If there is a warrant out for your arrest, oftentimes you can do a lot more harm than good for your situation by hiding or attempting to avoid the long arm of the law. However, that doesn’t mean you shouldn’t try to get your proverbial ducks in a row before you head down to the precinct to turn yourself in. In today’s blog, we take a closer look at what you should do before you turn yourself in for a crime.
Should I Turn Myself In?
Here’s a look at a couple things you should do before you turn yourself in for a crime.
1. Make Sure There Is A Warrant For Your Arrest – If there is a warrant out for your arrest, you’re going to want to start the process of turning yourself in, otherwise you can face harsher penalties. But if there is not an active warrant for your arrest, there’s no current need to head down to the station and turn yourself in. You can usually try to perform a google search in your county to see if there is an active warrant for your arrest.
2. Talk To A Defense Lawyer – If there’s a warrant out for your arrest, it means you’ll soon be facing criminal charges, so it stands to reason that you should learn a little more about the charges you’re facing and how to challenge them. You can best do this by consulting with a criminal defense lawyer. They can go over your expected charges, what penalties they typically come with and what they believe is your best option moving forward. Oftentimes it’s with a strong defense, which they can also provide. They can also work with the police to showcase that you are being a cooperative suspect, which can help your outcome in the long-run. Finally, they can also provide you with advice when you decide to turn yourself in.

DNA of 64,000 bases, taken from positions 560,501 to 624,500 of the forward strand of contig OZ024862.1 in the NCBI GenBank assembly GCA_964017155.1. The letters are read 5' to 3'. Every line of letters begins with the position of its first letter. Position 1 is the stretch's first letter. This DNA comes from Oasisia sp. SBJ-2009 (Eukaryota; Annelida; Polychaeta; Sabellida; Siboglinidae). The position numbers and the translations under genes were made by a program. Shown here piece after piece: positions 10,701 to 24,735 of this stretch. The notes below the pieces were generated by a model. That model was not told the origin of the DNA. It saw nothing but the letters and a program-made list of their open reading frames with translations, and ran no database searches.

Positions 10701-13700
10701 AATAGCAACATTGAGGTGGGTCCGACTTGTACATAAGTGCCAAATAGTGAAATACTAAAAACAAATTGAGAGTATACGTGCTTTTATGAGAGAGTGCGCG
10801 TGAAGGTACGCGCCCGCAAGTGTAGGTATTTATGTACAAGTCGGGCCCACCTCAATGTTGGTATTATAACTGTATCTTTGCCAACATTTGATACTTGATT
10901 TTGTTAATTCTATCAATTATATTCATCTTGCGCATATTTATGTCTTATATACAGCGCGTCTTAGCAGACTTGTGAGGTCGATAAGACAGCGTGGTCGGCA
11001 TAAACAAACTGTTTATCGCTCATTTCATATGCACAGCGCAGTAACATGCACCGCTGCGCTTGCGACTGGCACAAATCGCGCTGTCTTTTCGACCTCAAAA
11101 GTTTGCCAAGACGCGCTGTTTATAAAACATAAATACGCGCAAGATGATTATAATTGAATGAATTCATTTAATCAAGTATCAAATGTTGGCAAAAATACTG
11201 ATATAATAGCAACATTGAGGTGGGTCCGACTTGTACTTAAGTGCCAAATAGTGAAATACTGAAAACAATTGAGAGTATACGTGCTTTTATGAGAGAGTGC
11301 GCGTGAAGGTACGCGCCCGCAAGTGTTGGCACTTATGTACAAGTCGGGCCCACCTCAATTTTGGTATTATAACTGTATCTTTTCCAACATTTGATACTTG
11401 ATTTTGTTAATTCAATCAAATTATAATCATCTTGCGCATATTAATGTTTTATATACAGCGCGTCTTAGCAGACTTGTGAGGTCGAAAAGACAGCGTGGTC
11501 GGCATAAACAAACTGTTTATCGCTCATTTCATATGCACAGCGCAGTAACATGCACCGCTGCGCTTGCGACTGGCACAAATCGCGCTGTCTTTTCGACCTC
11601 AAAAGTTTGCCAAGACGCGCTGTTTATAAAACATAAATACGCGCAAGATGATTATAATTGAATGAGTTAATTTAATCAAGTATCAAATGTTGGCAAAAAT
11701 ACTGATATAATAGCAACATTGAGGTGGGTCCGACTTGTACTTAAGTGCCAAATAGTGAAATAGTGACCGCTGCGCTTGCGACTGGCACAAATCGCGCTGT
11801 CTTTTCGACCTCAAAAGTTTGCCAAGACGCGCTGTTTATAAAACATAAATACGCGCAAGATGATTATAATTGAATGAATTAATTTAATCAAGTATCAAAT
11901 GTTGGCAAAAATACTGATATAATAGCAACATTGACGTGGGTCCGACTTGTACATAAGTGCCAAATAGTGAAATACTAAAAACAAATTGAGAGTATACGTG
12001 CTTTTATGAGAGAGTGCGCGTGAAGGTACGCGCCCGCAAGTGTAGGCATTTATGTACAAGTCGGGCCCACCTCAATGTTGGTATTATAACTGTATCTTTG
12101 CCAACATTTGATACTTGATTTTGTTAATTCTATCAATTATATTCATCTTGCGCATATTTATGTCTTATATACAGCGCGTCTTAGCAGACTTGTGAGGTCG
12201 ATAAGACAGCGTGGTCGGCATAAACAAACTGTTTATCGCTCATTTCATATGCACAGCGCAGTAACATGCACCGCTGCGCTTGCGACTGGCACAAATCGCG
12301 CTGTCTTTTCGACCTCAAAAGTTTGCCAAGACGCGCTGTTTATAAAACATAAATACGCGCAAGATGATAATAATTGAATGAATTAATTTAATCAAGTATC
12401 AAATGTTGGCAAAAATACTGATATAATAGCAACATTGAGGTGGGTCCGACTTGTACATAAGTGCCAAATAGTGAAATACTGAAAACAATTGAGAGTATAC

3. Work and Family – If there’s a chance that you’ll be held in custody or you’ll face a jail sentence for you actions, start taking some steps to limit the collateral damage to your career and your family. Be open and honest with those close to you so that they can make preparations for your absence. You will be going away one way or another, so it’s best to let those closest to you know so that they can be as prepared as possible.
4. Turn Yourself In – Finally, when you’ve squared away all that you can, go ahead and turn yourself in. Have your defense lawyer’s number handy or memorized, and keep the details to a minimum when talking to an officer. Even if they just want to get “your side of the story,” know that they are looking for evidence to convict you, so don’t say anything that could hurt your case. After you’ve turned yourself in, ask what you’re being charged with and when you’ll be able to reach out to your lawyer to provide them with details.
For more information, or for help with your criminal case, reach out to Avery and the team at Appelman Law Firm today.